US reports world’s first deer with COVID-19
CHICAGO, Aug.27 (Reuters) – The U.S. government announced on Friday that it had confirmed the world’s first cases of COVID-19 in deer, expanding the list of animals known to have tested positive for the disease.
The U.S. Department of Agriculture has reported infections of SARS-CoV-2, the virus that causes COVID-19, in wild white-tailed deer in the state of Ohio, according to a statement. There have been no reports of deer showing symptoms of infection, the USDA said.
“We don’t know how the deer were exposed to SARS-CoV-2,” USDA spokeswoman Lyndsay Cole wrote in an email to Reuters. “It is possible that they were exposed by people, the environment, other deer or another animal species.”
The USDA has previously reported COVID-19 in animals, including dogs, cats, tigers, lions, snow leopards, otters, gorillas and mink.
Globally, most animal infections have been reported in species that have been in close contact with someone with COVID-19, the agency said.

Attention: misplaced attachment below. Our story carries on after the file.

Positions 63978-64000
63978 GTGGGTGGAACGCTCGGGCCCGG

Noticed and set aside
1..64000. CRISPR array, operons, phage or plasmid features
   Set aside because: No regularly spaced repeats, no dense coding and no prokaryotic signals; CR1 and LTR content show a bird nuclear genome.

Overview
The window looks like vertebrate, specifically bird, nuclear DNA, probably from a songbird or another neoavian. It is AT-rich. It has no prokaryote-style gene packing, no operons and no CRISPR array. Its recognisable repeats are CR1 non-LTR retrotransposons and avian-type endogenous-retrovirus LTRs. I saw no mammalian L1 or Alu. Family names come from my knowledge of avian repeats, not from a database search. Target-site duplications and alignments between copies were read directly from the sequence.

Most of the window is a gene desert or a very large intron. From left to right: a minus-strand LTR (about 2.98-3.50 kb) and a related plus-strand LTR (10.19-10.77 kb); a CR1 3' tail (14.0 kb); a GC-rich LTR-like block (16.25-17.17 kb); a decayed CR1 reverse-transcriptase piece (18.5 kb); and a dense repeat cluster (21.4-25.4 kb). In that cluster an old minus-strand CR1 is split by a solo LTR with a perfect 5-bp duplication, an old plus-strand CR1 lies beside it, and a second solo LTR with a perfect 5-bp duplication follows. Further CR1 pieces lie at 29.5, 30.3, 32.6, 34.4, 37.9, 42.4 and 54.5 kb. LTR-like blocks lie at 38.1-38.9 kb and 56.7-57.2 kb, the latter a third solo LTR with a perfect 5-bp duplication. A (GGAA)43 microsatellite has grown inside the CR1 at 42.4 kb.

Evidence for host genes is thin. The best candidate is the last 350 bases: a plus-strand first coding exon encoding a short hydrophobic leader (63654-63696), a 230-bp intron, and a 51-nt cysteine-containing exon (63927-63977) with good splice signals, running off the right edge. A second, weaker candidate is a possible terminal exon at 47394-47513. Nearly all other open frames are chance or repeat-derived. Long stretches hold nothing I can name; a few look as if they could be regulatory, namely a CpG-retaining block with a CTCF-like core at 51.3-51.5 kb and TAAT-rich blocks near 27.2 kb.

The USDA reported last month that white-tailed deer populations in Illinois, Michigan, New York and Pennsylvania have been exposed to SARS-CoV-2, based on a study that analyzed serum samples from free-range deer looking for antibodies to the disease.
The Ohio State University College of Veterinary Medicine collected samples from infected deer in Ohio from January through March as part of ongoing studies, the USDA said. The samples were presumed positive for COVID-19 in university testing, and the cases have been confirmed by the USDA National Veterinary Services Laboratories, the statement said.
Reporting by Tom Polansek Editing by Marguerita Choy
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